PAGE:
temp[,1,4]  <- temp[,1,1] + 1.96*temp[,1,2] # upper
# log(scale) is the natural parameter, in which the routine did its fitting
#  and on which the std errors were computed
temp[,2, 3] <- exp(log(ffit$scale) - 1.96*sqrt(diag(ffit$var))[5:8])
temp[,2, 4] <- exp(log(ffit$scale) + 1.96*sqrt(diag(ffit$var))[5:8])

temp[,3, 3:4] <- exp(temp[,1,3:4])
temp[,4, 3:4] <- 1/temp[,2,4:3]

dimnames(temp) <- list(uvolt, c("EV Location", "EV Scale", "Weibull scale",
                                "Weibull shape"),
                       c("Estimate", "SE", "lower 95% CI", "uppper 95% CI"))
print(aperm(temp, c(2,3,1)), digits=5)

rm(temp, uvolt, plist, pred, ffit, kfit) 

#####################################################################
# Turbine cracks data
crack2 <- with(cracks, data.frame(day1=c(NA, days), day2=c(days, NA),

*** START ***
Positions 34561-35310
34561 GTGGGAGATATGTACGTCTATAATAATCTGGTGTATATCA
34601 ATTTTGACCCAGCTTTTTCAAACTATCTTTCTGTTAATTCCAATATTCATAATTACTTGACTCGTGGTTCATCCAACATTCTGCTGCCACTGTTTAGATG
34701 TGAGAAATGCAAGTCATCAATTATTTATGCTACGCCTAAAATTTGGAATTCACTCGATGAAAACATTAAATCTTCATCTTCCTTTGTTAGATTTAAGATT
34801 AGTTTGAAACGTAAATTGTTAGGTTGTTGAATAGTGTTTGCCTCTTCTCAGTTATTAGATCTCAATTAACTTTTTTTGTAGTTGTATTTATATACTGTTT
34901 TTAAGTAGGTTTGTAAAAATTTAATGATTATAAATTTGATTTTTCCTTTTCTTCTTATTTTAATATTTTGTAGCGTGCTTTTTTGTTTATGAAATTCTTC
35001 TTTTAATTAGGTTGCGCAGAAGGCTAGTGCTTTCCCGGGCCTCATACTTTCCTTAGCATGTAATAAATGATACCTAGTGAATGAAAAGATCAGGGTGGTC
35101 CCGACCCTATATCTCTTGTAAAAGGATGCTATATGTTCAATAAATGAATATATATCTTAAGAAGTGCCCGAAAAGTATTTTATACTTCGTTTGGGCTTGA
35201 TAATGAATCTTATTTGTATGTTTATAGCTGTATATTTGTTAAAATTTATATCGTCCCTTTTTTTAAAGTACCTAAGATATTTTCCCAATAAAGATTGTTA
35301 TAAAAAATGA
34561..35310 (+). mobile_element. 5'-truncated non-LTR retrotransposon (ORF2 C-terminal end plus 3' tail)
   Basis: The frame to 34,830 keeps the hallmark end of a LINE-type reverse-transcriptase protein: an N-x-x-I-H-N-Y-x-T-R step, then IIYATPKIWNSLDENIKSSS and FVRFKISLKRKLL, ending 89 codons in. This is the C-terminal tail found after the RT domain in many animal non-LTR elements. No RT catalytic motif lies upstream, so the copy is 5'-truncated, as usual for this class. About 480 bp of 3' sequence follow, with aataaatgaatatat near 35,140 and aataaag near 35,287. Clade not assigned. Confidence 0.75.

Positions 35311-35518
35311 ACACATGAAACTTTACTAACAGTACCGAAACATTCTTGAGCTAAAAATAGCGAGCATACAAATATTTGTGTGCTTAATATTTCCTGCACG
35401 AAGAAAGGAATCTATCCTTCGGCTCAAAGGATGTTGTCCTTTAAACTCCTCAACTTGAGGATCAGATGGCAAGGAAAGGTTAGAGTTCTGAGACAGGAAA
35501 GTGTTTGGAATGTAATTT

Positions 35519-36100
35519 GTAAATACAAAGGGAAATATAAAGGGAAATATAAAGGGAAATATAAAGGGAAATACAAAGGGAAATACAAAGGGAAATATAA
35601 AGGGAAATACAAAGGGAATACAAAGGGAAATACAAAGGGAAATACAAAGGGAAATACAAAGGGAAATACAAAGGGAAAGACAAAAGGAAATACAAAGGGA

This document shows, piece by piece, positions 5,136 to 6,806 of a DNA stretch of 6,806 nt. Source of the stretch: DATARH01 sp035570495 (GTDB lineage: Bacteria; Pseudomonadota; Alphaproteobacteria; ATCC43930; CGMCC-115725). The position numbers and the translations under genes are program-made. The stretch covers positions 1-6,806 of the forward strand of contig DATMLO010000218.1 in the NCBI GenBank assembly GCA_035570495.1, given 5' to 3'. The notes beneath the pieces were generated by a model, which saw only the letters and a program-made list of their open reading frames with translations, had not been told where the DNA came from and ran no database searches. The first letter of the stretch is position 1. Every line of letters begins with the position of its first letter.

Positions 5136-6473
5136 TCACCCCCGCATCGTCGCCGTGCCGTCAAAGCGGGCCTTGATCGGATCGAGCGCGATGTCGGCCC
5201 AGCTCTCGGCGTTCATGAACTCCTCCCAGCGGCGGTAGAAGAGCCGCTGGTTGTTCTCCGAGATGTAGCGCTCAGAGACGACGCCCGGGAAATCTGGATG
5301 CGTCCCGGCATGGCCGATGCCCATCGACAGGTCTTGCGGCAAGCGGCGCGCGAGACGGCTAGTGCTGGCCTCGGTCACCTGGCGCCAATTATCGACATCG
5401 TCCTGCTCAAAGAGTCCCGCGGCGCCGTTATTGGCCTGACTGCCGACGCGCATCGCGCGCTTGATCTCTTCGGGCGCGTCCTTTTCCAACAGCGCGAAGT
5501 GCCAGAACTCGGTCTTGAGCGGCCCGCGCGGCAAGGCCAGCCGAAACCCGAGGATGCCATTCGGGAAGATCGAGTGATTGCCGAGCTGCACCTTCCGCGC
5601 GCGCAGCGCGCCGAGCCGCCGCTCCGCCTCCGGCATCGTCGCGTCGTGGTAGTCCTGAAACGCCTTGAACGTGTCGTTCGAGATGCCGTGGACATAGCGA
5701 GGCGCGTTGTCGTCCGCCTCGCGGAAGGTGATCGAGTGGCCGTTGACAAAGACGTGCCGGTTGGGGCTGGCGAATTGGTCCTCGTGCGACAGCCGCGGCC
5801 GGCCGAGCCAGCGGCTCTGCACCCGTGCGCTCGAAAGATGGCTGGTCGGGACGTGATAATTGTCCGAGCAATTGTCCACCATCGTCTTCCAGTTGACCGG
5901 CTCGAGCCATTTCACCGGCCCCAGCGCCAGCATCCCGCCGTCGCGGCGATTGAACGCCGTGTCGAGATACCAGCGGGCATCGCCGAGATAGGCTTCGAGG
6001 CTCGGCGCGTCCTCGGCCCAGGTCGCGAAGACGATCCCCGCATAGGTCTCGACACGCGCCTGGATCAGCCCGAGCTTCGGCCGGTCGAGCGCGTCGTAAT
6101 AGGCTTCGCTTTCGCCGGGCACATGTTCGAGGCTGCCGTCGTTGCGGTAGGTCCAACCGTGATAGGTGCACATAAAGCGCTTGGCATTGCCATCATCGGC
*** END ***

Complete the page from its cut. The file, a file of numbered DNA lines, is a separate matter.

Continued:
n=c(fail, 167-sum(fail))))
cfit <- survreg(Surv(day1, day2, type='interval2') ~1, 
                dist='weibull', data=crack2, weight=n)

summary(cfit)
#Their output also has Wiebull scale = exp(cfit$coef), shape = 1/(cfit$scale)

# Draw the SAS plot
#  The "type=fleming" argument reflects that they estimate hazards rather than
#  survival, and forces a Nelson-Aalen hazard estimate
#
plist <-  c(1, 2, 5, 1:8 *10)/100
plot(qsurvreg(plist, cfit$coef, cfit$scale), tfun(plist), log='x',
     yaxt='n', type='l',
     xlab="Weibull Plot for Time", ylab="Percent")
axis(2, tfun(plist), format(100*plist), adj=1)

kfit <- survfit(Surv(day1, day2, type='interval2') ~1, data=crack2,
                weight=n, type='fleming')
# Only plot point where n.event > 0